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Genital integrity


The genital integrity movement regards genital cutting of children as a human rights issue [2]. It asserts the principle that every human has a right to a whole and intact body and that, where minors are concerned, "the unnecessary removal of a functioning body organ in the name of tradition, custom or any other non-disease related cause should never be acceptable to the health profession." It asserts that such interventions are violations of individual bodily rights and "a breach of fundamental medical ethics principles". [3]. Proponents oppose genital modification and mutilation of children, including routine infant circumcision and female genital cutting. Several anti-circumcision organizations also oppose the sexual-reassignment surgery of infants with ambiguous genitalia [4][5] [6] [7]. Some use the more general term bodily integrity [8] [9] [10]. Those promoting this cause are sometimes known as Intactivists (intact activists) [11].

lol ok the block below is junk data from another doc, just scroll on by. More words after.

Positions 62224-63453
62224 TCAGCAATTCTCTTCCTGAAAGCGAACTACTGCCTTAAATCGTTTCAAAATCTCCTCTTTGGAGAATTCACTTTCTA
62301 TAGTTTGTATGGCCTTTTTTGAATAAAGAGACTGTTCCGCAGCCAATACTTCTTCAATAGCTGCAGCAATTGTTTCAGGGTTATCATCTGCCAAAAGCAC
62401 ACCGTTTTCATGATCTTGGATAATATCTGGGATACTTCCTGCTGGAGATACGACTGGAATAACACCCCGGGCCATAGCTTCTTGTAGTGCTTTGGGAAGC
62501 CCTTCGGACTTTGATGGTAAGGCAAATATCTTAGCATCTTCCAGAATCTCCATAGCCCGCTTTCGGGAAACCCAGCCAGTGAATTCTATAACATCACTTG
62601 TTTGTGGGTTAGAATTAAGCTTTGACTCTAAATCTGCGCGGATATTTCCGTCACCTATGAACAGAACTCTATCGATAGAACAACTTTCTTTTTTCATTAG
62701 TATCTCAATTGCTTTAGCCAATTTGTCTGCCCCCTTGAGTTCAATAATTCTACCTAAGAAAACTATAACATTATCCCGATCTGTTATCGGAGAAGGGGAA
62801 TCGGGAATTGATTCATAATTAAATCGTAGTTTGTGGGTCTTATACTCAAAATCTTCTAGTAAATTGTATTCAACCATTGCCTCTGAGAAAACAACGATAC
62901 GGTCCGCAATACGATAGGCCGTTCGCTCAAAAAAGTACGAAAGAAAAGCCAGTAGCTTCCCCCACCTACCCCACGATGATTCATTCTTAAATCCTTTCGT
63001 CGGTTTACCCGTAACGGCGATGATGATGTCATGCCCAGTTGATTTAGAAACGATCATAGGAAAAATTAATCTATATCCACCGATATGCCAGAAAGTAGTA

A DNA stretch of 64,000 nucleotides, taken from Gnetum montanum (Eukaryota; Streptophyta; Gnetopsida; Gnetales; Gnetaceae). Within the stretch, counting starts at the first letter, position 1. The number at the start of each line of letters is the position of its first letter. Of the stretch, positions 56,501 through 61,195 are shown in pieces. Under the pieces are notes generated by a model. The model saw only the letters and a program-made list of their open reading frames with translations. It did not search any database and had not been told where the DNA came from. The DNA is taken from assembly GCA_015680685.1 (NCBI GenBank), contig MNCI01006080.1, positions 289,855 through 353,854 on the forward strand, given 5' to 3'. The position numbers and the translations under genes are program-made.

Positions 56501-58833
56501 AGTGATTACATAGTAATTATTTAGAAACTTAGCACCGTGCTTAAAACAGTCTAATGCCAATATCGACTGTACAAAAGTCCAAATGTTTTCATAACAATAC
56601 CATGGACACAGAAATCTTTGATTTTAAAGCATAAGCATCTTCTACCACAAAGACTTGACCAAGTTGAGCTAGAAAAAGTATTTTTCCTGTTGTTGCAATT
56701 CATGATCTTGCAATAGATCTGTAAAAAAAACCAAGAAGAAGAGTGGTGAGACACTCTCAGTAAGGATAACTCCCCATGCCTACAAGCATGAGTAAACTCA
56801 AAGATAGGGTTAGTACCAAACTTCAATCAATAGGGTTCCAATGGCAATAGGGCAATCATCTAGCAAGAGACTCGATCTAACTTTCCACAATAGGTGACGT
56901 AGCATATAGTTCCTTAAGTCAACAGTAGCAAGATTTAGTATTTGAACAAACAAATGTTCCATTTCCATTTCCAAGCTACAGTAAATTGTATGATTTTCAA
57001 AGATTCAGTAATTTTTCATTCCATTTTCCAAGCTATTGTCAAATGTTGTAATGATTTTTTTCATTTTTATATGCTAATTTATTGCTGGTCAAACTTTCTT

This viewpoint contrasts with circumcision advocates, including Muslim, Jewish and tribal practitioners, and the advocates of sex reassignment for children with ambiguous genitals.

Some Genital Integrity advocates oppose these procedures as unnecessary, harmful and unethical [12]; others want the procedures prohibited [13]. Current laws in many countries, and laws in several U.S. states, prohibit the genital modification and mutilation of female minors, with some exceptions based on medical need. Those advocating Genital Integrity assert that laws against genital modification and mutilation of minors should apply equally to males, females, and also to involuntary sex reassignment. Genital Integrity does not imply bias against persons having any particular genital status, and those who agree with Genital Integrity accept the right of individuals to make informed choices about their bodies.

The Genital Integrity Ribbon [14] was created by the "National Organization to Halt the Abuse and Routine Mutilation of Males" (NOHARMM). The pink ribbon symbolizes girls and blue symbolizes boys. The ribbon as a whole can symbolize intersexed people.